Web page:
For Your Viewing Pleasure

Here is a taste of what my little people and I have been up to for the past couple months. I was recently invited to see the website on which these pictures are posted for the parents and selected the following few gems (out of the hundreds) :Kindy

kindy6 Kindy2 Kindy3 Kindy4

I teach four classes but spend the most time with this kindergarten class every morning. I never imagined enjoying them as much as I do. They are the best part of my days. “Who loves you?” I ask when they line up for lunch. “Teacha does!” they grin. You betcha.


The Doctor Will See You Now. Like, Right Now.

Okay, so obviously with my last post I hit rock bottom. I was sick, miserably so, and my loneliness and frustration with Korea came pouring out of me like an oozing sore.

On Friday I finally went to the doctors. I had been putting it off because I imagined the hassle that would come with getting an appointment, explaining myself to a doctor who most likely wouldn’t speak English, and getting medication. The office was closed by the time I got out of work each day and getting up early was the last thing my sick body wanted to do. But after a week I was fed up and went on my lunch break.

Enter the miracle that is the Korean medical system.

I walked in the office and asked to see the doctor. They took my alien registration card and asked me to wait. Less than FIVE minutes later I was in his office explaining my symptoms. He examined me and told me in broken English that I had an infection in my lungs and also the common cold. He gave me a prescription and I walked out to pay for the visit. A grand total of four dollars. I took an elevator down to the pharmacy and wa-la! I had a week’s worth of SIX different pills to be taken morning and night. Another grand total of eight dollars. I even had time to get a sandwich at Subway afterwards. I was stunned.

I took the pills with my lunch and by five o’clock I was truly feeling like a brand new woman. Unbelievable. I was so giddy to be feeling even the slightest bit better I decided to go for a walk at the park after work. A decision I quickly regretted and cut short to go back to my apartment, take the pills again and pass out.

Isn’t that the most efficient thing you’ve ever heard of? It took twenty minutes for goodness sake! It would take that long of a phone call just to make an appointment in the States.

Anyways, being sick had a huge impact on my mental health and perspective. Being healthy again quickly reminded me that life isn’t so bad. Yes my apartment is shitty, but it’s free and it’s mine. Yes, they take an absurd amount of photos at my school, but some of them are pretty cute.

Yes, Korea is definitely not what I was expecting it to be, but that’s life. I was strong enough to come out here and try, and each new experience helps me grow. I am thankful for a healthy body, a loving family and the opportunities life presents me with. I am thankful for sunny spring days and skype dates with my boyfriend, who doesn’t mind if I am blowing my nose through most of it. I am thankful for the few friends I have made here, sharing my struggle and lifting me up with kind words and good company. And I am thankful for you, readers, for your kind support and encouragement.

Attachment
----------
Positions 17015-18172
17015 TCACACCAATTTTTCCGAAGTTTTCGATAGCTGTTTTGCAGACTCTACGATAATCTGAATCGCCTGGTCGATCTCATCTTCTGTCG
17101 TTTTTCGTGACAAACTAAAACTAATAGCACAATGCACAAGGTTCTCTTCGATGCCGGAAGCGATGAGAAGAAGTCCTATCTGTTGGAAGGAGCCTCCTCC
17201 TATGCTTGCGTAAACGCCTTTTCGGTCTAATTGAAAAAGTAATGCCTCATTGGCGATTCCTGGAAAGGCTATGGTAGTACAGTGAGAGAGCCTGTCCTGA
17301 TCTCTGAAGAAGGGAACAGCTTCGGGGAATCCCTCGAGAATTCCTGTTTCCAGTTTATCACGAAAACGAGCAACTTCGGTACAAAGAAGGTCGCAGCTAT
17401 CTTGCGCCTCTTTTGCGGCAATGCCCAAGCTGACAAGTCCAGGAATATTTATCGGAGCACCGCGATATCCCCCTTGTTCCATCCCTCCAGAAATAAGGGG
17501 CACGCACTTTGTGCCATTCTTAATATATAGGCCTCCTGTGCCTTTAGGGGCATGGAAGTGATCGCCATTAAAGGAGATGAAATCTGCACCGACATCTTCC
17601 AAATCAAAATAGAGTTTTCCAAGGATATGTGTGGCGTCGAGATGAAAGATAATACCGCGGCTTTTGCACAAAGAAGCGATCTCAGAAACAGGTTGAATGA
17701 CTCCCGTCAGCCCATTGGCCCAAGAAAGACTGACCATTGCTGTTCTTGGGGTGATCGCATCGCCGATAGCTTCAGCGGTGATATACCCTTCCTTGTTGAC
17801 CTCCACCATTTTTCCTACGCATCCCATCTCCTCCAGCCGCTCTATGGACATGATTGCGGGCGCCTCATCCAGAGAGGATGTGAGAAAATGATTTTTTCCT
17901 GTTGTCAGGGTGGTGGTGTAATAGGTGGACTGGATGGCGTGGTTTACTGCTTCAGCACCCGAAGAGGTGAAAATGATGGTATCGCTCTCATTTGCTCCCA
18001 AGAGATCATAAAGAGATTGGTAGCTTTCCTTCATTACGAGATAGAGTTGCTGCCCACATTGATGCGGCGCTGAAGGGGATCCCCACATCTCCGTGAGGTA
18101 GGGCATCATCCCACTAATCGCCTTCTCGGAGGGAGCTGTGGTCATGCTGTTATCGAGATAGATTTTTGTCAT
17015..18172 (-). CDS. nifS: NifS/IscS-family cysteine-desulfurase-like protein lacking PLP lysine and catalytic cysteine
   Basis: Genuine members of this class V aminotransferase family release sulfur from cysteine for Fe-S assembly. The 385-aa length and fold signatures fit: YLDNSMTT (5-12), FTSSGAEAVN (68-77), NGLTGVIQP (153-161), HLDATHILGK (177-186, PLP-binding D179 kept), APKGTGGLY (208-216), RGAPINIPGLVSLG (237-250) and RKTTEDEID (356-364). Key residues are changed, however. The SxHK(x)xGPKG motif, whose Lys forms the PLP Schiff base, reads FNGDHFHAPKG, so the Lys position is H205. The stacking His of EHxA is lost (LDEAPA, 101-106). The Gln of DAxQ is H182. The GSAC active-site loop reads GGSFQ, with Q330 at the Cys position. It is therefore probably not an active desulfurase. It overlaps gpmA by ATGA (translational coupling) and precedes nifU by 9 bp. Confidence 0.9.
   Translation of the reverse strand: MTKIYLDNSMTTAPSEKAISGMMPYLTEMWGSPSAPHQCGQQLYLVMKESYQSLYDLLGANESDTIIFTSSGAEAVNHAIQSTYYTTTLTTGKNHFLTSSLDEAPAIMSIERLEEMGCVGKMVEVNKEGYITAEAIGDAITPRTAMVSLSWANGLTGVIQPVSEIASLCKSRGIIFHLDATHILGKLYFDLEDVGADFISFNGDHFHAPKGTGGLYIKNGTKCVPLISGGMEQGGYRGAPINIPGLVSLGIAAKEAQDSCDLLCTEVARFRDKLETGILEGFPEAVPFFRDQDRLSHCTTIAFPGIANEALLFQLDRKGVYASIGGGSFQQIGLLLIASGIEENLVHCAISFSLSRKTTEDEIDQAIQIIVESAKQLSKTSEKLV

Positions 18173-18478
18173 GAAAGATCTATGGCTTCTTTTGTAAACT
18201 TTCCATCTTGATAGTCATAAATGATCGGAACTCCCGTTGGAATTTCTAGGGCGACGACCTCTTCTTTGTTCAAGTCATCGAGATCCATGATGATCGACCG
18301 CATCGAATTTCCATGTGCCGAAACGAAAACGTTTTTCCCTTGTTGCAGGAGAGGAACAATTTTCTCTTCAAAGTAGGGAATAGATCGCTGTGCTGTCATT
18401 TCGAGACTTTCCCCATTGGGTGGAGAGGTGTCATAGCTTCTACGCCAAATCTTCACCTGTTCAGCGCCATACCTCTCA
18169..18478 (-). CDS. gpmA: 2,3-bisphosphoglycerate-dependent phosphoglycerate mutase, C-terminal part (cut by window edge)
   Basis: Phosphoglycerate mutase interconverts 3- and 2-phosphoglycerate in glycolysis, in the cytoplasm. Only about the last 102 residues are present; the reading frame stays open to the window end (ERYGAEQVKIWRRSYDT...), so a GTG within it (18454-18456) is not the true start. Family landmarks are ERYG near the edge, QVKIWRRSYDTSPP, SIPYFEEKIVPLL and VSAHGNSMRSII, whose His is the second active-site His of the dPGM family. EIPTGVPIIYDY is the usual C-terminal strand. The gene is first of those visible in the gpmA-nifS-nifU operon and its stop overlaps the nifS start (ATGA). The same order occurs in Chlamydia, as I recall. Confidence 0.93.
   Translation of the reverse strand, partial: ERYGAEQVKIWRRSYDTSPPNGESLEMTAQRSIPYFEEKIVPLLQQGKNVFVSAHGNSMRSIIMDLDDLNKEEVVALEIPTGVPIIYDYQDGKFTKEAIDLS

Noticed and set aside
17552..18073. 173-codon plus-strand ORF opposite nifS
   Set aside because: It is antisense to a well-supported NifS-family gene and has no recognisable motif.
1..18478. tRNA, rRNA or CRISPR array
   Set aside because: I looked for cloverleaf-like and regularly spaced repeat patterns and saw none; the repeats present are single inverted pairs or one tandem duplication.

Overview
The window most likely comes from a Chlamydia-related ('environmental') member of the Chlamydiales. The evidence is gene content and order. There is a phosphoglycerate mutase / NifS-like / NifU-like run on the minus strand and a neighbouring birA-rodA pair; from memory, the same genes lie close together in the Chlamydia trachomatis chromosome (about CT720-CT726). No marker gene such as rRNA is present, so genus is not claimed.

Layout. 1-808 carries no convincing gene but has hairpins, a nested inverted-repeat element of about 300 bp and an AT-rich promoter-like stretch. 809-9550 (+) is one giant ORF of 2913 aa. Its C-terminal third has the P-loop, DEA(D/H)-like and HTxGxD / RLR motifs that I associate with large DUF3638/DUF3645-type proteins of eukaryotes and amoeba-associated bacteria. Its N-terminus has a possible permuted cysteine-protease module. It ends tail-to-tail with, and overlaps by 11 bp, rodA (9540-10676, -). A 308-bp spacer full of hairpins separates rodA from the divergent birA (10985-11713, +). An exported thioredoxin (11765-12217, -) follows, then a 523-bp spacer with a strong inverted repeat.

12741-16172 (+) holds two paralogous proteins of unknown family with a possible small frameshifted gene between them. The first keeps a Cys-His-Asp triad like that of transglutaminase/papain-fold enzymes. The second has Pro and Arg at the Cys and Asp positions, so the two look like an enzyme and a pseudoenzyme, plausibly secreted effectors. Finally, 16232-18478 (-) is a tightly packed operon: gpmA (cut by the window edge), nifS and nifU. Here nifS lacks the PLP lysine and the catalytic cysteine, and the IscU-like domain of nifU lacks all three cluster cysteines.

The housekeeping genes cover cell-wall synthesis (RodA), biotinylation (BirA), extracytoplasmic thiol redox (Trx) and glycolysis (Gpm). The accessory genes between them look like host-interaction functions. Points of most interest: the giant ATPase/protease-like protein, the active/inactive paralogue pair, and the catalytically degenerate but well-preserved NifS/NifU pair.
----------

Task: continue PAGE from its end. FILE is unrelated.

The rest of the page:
I’m not sure how much longer I will be here, but for now I am taking each day as it comes and making the best of it; something we are all doing, somewhere, somehow.



A Woeful Wednesday

On Wednesday I was sick as a dog. I went to school with a deep cough and enough snot to empty out your freshly opened tissue box. I didn’t call in sick because well, that’s not really a thing here. My school allows three sick days and if you take them they insist on taking you to the doctors themselves. You better be dead or dying because your boss will be waiting outside to hear the diagnosis. They don’t have substitutes I guess. My school is a private academy. It’s a business. We fudge grades so parents will be happy and rush through advanced arts and crafts projects so there’s time for the photo op at the end. I’m not kidding.

“Look we’re making waffles!” ( I made waffles. They’re 5 years old for goodness sake.)

“Look we celebrate St. Patty’s day!” (They gave each kid a green balloon and a shamrock headband.)

“Look we made Easter Baskets!” ( 7 oragami baskets in 20 minutes. The kids put the stickers on.)

“Look at the pretty white English teacher working with your kids!”

Now, I’m not singing my own praises, it’s widely known Korean’s are lookists and your chances of getting a job increase ten-fold if you’re attractive. South Korea is the plastic surgery capital of the world. It’s a common high school graduation gift for most girls. It’s why they ask for an intro video and multiple photos with your application. Glad I made the cut but now hundreds of photos of me posing with each individual child are on some website somewhere for the Korean parents to comment on. Yikes.

Since it’s such an expensive private school, the main thing is keeping the parents happy. Us teachers have little input. The Korean staff and administration handle it all, and then speak to us if there is a problem. “Why didn’t you sign the kid’s homework?”

“Because he didn’t do it?”

“Okay but then he did it afterwards, you should just sign.”

Whenever my kids fail a test they retest with the Korean helper teachers the next day and come back with one hundreds. I mean really?

ANYWAYS there I am snotting all over myself at the start of my nine hour school day (yes, nine), maintaining little-to-no control over my classes and being too tired to care, when my boss asks to see me.

Now, I’ve mentioned a couple of times my apartment is pretty rough. Originally I was resigned to that fact but when I eventually got to see all of my coworkers apartments I realized I REALLY got the short stick. I knew that having a nice place to come home to would improve my general outlook and mental health, so I asked to be moved.

I asked a couple of weeks ago and so when she wanted to speak with me I knew it would probably be about that.  And it was.